LUMA Arles

This futuristic complex of glass and steel, which is made up of 11,000 reflective metal panels, was designed by Frank Gehry, who drew inspiration from Van Gogh’s Starry Night and the rocky landscape of the Alpilles. In addition to being a space dedicated to contemporary art, the glittering tower is also intended to be an artistic incubator for the 21st century.


Tactile Studio, All Over Signage

Practice Area


Luma Arles


The Challenge

From the very outset, the curatorial team committed itself to making the park and its exhibitions accessible to as many people as possible. Thus, Tactile Studio’s design team had to bear in mind the complexity of some of the details of both the architecture and surroundings, so as to remain intelligible and relevant for all guest, while displaying an aesthetic rendering.

Project Vision

The global signage is made of colorful ‘blocks’ that were designed to be removable and changeable as the site will evolve and change over the years. Meanwhile, one of the inclusive stations is mobile and can be moved around the tower and used during special events and openings. The other is permanent and located at the entry of the park. Both devices are designed to help visitors orient themselves and discover the site through touch and other senses. The stations detail all the architectural elements of this complex dedicated to contemporary creativity. The buildings are modeled in 3D whilst a play with textures, braille and raised lettering brings the park to life by visitor’s fingertips.

A playful visual identity was developed by a contemporary artist for LUMA Arles

Gabriel Morisson & Thomas Goujon

Tactile 3D model helps visitors with impairment to create a mental image of the architecture at LUMA Arles

Gabriel Morisson & Thomas Goujon

Design + Execution

The design team worked hand in hand with the founder of the project, an accessibility consultant, a contemporary artist, curators, designers and makers to conceptualize the most inclusive devices possible, integrating perfectly with the extraordinary universe of this new generation hub. In collaboration with the contemporary artist, the designers used his color palette and typeface to create a unique orientation system that is both functional and visually appealing. This system helps visitors navigate the site and discover the different areas of the LUMA Arles Tower and the surrounding green campus. Thanks to this unique collaboration, all visitors today can discover, orient and immerse themselves in a playful, sensory and interactive way in the heart of the Foundation. The project achieved its primary goal of making the LUMA Arles site accessible to all visitors, including those who are blind or visually impaired. The signage developed together with the two inclusive devices in collaboration with the contemporary artist, provides an interactive, playful and sensory experience for visitors to explore the park and its buildings.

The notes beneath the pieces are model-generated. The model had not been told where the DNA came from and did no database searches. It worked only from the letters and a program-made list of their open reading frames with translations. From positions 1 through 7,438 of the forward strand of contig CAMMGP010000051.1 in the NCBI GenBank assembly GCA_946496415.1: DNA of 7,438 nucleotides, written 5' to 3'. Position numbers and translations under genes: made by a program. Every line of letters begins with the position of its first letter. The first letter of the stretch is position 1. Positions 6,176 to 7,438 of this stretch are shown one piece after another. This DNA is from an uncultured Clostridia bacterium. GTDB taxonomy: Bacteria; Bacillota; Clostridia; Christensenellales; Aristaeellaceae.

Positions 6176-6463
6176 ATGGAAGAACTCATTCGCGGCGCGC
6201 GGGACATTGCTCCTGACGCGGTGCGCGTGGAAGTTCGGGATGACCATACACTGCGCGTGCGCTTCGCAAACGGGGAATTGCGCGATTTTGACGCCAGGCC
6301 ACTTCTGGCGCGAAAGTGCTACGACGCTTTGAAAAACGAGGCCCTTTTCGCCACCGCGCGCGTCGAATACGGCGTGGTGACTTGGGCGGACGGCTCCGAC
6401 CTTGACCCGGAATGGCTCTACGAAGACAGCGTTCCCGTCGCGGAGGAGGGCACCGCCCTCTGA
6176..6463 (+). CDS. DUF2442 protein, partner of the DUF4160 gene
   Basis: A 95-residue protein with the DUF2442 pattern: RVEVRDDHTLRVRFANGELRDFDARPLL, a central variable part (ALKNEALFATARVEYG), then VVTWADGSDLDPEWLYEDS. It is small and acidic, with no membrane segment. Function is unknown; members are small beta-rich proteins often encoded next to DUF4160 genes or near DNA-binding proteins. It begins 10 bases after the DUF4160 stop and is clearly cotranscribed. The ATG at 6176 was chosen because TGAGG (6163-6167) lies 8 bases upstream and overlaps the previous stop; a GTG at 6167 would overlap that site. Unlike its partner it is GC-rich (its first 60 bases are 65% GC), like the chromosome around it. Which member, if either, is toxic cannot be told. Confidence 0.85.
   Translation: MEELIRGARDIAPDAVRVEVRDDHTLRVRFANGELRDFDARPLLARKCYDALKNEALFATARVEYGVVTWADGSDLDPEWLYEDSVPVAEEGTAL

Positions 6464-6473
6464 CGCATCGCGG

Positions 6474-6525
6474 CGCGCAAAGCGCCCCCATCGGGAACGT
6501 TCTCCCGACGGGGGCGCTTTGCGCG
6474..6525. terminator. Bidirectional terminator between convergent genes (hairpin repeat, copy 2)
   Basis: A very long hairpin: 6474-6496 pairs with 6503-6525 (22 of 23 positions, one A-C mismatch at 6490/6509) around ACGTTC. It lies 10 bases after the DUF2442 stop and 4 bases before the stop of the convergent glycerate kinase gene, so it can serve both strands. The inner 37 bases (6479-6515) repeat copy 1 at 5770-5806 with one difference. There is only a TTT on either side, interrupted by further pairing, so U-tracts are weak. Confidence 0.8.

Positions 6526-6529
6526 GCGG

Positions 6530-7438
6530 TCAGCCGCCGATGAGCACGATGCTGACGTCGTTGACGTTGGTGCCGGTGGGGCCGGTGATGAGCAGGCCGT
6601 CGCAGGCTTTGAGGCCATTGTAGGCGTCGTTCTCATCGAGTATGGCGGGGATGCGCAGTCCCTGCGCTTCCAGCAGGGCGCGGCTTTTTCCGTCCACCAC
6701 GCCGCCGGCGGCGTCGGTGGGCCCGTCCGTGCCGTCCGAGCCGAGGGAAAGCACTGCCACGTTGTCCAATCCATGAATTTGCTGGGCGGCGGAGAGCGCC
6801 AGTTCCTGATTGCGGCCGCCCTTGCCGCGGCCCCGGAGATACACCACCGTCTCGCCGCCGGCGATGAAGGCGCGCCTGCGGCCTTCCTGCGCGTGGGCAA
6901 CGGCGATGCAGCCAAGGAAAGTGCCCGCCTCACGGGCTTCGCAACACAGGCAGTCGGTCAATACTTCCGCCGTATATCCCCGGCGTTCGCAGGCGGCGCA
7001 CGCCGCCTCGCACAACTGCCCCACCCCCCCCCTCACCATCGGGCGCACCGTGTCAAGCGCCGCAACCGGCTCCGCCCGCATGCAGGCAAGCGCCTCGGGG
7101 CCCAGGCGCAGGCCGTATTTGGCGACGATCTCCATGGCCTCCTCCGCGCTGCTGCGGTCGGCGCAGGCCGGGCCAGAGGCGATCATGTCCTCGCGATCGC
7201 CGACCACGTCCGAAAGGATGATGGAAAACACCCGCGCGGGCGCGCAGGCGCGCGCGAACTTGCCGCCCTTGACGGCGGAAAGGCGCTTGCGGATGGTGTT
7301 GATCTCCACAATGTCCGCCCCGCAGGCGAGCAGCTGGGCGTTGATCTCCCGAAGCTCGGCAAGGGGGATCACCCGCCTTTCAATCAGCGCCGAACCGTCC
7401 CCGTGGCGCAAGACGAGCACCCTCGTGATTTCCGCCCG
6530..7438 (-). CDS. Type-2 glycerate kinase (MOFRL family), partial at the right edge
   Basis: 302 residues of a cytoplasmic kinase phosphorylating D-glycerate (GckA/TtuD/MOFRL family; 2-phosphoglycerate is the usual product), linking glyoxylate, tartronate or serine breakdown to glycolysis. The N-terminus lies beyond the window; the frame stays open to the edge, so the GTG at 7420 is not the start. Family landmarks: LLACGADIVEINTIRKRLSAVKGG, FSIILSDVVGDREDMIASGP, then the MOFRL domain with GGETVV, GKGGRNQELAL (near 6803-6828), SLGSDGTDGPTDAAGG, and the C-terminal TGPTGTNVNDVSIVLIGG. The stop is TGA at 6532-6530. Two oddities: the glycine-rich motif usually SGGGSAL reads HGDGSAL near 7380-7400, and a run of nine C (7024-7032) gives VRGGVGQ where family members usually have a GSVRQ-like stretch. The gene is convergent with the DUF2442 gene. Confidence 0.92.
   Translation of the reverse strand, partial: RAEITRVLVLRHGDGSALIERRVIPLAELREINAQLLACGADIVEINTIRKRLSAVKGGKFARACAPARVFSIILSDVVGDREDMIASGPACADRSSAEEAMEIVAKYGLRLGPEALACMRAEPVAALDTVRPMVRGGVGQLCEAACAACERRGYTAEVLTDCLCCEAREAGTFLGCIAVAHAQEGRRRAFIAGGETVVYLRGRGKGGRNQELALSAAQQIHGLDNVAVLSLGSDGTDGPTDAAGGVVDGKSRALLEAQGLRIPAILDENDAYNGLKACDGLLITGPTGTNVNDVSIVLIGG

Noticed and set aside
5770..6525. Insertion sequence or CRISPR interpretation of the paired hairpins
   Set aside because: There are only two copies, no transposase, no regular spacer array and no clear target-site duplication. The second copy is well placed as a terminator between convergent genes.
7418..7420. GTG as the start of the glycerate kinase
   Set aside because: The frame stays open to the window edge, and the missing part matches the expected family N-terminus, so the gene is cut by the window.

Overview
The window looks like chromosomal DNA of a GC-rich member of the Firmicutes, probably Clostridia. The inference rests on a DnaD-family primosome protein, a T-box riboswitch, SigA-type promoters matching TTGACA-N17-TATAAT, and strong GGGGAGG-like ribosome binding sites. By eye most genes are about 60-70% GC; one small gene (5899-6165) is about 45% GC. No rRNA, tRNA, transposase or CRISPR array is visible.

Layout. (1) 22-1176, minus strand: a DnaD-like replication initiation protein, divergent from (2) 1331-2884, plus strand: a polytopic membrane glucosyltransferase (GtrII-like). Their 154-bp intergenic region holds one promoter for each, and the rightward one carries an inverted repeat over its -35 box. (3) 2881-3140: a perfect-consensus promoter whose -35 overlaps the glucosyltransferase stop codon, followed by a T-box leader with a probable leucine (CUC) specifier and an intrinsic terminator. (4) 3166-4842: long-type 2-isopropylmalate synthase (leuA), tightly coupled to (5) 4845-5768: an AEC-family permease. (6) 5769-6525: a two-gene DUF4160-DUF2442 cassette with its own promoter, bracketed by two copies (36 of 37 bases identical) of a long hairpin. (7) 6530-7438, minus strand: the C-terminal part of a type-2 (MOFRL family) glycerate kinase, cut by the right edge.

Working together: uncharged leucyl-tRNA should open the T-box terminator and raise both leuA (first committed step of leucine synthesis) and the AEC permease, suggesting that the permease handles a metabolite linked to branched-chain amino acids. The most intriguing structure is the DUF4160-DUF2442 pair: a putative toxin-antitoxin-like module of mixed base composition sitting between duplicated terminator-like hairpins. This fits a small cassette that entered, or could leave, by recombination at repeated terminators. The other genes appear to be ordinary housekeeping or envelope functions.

The bold and colorful signage identifies clearly each buildings at LUMA Arles

Gabriel Morisson & Thomas Goujon

The park outdoor signage is designed as series of blocks that can be replaced or changed as the site evolves at LUMA Arles

Gabriel Morisson & Thomas Goujon

Braille inscriptions and textures orientates the visually impaired visitors throughout the site at LUMA Arles

Gabriel Morisson & Thomas Goujon

The models have been developed and tested in collaboration with visually impaired people at LUMA Arles

Gabriel Morisson & Thomas Goujon

Clear visual identification allows all visitors to navigate around the LUMA Arles site

Gabriel Morisson & Thomas Goujon

Project Details
We need to be doing more of this in cultural institutions—designing for inclusivity from the beginning and creating something that can serve both the visually impaired and visually abled in a cohesive identity system. I appreciate both the permanent and mobile formats of the map to serve various programming and events.
Juror 1
In this project the jurors really liked the consideration for accessibility. Tactile maps are typically used in more landscape-based experiences like visitor centers for parks, but you rarely see them used to show architecture and maps of more developed spaces. This was a really nice way to allow vision impaired visitors to experience the architecture of the buildings and find their way around the space.
Juror 2
Design Team

Gabriel Morrisson (industrial designer) 


Gehry Partners (architecture)

Photo Credits

Gabriel Morisson & Thomas Goujon

Open Date

February 2021